Investors looking for outsize returns often gravitate to stocks with wide “moats.” Most people think of moats as deep ditches filled with water used to protect castles centuries ago.
However, investors use the term “economic moat” to describe businesses that competitors struggle to copy. Many investors credit Warren Buffett with popularizing this term, which he mentioned in his 1995 Berkshire Hathaway shareholder letter. Needless to say, he’s generated hundreds of billions in returns through his deep understanding of such moats.
Unfortunately, his investment in Paramount Global (NASDAQ: PARA) seems to have fallen short because of the changing nature of its moat. Here’s why.
Paramount Global is a conglomeration of formerly separate media businesses such as Paramount Pictures, CBS Communications, and Viacom. This consisted of content such as the Star Trek, Indiana Jones, and Godfather franchises on the Paramount side. It also included CBS and several cable TV networks such as MTV, Comedy Central, and Showtime.
Fortunately for Paramount Global, it still owns its content library, and it has leveraged those assets into its streaming channel, Paramount+, to stay competitive. But while a competitor cannot legally copy that content, the cord-cutting phenomenon has undermined cable TV, which continues to have a negative effect on its cable channels.
Although the company has not published detailed numbers, cable TV costs an average of $217 per month, according to Comparitech. Now, Paramount+ streaming subscribers get the streaming channel for $5.99 per month with ads and $11.99 per month for an ad-free version, which includes Showtime.
However, that lower price likely means that streaming will not fully compensate the company for the lost revenue, dramatically reducing the size of the economic moat. Given that reality, it is difficult to understand what attracted Buffett’s team to this stock.
The financials seem to reflect the transition and the smaller moat. For the first nine months of 2023, revenue of $22 billion was flat compared to the same period last year.
Revenue for Paramount+ rose 61% over the last year, and the subscriber base has grown to 61 million. Still, that made up only 22% of total revenue. The TV media segment’s revenue, which includes its declining TV properties, fell by 8%. Unfortunately for the company, this segment still comprises 68% of all revenue.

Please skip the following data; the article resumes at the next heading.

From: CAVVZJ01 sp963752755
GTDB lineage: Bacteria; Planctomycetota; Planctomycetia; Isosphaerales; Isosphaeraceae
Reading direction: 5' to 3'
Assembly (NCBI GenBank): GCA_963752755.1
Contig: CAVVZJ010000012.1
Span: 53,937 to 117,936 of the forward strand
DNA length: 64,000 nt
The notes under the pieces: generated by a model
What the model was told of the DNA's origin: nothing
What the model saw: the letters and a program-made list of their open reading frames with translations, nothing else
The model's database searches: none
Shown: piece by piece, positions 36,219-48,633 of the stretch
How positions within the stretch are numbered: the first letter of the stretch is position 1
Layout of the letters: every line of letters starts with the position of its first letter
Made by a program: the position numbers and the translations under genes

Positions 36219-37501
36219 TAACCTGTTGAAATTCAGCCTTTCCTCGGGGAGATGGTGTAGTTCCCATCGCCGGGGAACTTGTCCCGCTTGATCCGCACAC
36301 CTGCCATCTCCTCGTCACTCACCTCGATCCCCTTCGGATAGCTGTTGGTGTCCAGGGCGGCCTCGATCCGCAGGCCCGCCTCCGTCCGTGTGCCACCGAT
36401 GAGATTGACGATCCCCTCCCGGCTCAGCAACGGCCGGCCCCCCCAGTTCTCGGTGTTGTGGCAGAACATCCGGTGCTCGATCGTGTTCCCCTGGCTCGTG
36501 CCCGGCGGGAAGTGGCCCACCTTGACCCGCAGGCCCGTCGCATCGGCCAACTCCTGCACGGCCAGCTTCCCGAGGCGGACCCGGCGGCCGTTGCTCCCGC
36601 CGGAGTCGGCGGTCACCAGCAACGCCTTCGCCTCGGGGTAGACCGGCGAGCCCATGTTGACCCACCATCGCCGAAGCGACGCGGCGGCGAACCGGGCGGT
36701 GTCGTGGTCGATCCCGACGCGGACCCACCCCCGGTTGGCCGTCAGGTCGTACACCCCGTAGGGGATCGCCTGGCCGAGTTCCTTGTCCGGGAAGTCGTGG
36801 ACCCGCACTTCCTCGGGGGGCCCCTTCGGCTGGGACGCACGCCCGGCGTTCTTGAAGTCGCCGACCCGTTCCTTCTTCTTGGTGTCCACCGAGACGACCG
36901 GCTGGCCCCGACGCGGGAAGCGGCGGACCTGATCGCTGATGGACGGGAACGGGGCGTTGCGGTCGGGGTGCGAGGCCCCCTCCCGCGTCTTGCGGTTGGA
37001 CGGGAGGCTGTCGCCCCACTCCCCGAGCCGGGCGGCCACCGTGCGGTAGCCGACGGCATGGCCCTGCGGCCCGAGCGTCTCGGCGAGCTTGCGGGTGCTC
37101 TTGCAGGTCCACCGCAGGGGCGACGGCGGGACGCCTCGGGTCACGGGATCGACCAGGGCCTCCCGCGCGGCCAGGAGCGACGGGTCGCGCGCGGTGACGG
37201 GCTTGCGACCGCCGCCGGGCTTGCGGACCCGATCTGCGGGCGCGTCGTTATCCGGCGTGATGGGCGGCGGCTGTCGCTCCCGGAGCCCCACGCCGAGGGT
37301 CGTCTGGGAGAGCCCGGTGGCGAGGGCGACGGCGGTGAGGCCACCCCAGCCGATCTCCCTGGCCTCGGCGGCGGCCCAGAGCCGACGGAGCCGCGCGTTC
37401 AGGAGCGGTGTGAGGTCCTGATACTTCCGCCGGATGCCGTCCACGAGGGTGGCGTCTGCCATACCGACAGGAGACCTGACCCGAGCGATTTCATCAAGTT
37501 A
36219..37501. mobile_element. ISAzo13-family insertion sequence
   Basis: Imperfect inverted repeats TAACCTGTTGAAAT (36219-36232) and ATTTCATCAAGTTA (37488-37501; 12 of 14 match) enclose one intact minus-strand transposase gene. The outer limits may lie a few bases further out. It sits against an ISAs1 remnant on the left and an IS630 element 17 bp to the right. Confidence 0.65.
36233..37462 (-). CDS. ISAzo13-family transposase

Also, thanks to rising costs, Paramount lost $1.1 billion in the first three quarters of the year, in stark contrast to the $1.1 billion in net income for the same time frame in 2022.
Such results may explain why Paramount slashed the dividend to $0.20 per share annually versus $0.96 per share following the release of first-quarter earnings. With its dividend yield of 1.6%, it closely matches the S&P 500 average dividend return.
Consequently, the stock has lost almost one-fourth of its value this year and approximately half since Buffett’s team bought shares in early 2022. Although that takes its forward P/E ratio to around 23, that may not be enough to attract investors with its narrowing moat.
Given Paramount Global’s circumstances, investors should probably not buy this stock. But more importantly, the story of this media stock should serve as a lesson, specifically how once-formidable moats can evaporate. This has likely happened to Paramount as streaming offers considerably lower revenue potential than cable TV in past decades.
Investors would do well to take the next step and look at the economic moats of all their stocks. Between changing technologies and shifting market trends, such moats are constantly changing.
Moreover, seeing these trends early can offer considerable rewards. If investors see a moat expand early or discover one that has begun to narrow, they can earn better returns by seeing opportunities early or sidestepping impending disasters.
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